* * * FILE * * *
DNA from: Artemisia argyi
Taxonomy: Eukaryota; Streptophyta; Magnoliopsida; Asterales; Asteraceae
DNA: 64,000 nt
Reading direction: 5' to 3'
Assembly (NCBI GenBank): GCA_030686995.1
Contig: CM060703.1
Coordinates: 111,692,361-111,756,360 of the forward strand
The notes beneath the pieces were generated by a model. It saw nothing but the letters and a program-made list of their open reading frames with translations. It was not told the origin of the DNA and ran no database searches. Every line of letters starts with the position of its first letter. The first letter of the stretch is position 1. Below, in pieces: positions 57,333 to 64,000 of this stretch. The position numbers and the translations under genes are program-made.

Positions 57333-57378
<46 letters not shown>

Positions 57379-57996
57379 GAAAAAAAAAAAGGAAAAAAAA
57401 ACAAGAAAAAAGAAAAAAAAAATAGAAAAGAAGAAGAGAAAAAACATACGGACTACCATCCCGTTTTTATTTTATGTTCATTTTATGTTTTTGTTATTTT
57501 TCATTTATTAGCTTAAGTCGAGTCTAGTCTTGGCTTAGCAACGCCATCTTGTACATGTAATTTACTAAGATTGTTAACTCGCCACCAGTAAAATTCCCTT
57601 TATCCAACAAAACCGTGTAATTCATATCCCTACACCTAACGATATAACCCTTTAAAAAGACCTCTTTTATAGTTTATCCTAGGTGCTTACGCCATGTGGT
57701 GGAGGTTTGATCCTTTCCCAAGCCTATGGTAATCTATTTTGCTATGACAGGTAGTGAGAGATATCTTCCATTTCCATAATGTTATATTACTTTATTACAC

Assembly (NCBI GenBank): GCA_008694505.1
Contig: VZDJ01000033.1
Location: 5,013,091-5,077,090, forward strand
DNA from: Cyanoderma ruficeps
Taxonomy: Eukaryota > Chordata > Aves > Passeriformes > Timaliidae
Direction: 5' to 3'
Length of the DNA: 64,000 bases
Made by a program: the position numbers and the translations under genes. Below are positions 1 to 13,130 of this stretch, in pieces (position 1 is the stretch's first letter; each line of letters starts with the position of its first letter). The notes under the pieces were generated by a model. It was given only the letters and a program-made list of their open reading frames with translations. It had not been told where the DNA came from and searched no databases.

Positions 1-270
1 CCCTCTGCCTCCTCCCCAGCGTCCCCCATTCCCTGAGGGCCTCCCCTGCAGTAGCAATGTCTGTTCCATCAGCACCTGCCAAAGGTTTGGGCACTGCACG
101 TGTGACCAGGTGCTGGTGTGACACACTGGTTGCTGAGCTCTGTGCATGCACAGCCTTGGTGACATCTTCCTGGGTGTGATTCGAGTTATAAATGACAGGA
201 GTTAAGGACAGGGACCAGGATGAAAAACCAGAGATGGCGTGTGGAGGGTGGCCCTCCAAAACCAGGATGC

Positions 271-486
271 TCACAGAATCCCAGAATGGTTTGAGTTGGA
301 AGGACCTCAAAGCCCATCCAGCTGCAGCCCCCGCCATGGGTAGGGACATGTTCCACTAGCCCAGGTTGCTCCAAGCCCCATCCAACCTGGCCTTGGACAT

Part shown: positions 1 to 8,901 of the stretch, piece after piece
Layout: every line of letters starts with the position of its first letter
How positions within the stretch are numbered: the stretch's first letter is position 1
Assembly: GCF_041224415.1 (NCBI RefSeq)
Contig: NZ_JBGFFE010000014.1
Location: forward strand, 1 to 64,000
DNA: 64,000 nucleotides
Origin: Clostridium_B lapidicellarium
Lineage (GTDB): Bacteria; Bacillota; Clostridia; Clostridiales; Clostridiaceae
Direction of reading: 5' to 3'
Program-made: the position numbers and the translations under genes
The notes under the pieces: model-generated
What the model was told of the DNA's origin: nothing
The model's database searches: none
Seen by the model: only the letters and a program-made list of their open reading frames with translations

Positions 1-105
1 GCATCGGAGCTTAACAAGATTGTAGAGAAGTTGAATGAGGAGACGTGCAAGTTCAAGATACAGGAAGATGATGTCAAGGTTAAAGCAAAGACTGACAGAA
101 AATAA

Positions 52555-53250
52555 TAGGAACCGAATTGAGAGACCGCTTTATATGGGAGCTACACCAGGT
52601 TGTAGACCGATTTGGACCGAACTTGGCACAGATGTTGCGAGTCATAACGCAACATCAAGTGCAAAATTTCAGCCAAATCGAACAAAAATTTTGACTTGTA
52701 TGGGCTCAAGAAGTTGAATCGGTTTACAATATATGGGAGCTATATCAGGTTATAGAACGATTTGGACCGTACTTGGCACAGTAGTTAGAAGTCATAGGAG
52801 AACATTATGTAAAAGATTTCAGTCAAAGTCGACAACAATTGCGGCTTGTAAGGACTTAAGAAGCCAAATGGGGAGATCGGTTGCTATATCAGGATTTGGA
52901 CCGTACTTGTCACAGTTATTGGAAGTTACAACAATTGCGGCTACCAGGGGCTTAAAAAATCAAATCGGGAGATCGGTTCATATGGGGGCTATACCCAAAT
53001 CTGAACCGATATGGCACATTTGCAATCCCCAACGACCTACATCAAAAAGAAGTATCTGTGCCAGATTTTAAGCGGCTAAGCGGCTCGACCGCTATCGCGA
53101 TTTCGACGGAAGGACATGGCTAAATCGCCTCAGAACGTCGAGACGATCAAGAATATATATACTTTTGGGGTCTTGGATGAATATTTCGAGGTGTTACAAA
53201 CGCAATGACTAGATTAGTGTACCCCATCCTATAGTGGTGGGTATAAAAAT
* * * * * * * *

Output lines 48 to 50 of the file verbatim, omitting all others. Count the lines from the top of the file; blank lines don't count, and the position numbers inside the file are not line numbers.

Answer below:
1 GCATCGGAGCTTAACAAGATTGTAGAGAAGTTGAATGAGGAGACGTGCAAGTTCAAGATACAGGAAGATGATGTCAAGGTTAAAGCAAAGACTGACAGAA
101 AATAA

Positions 52555-53250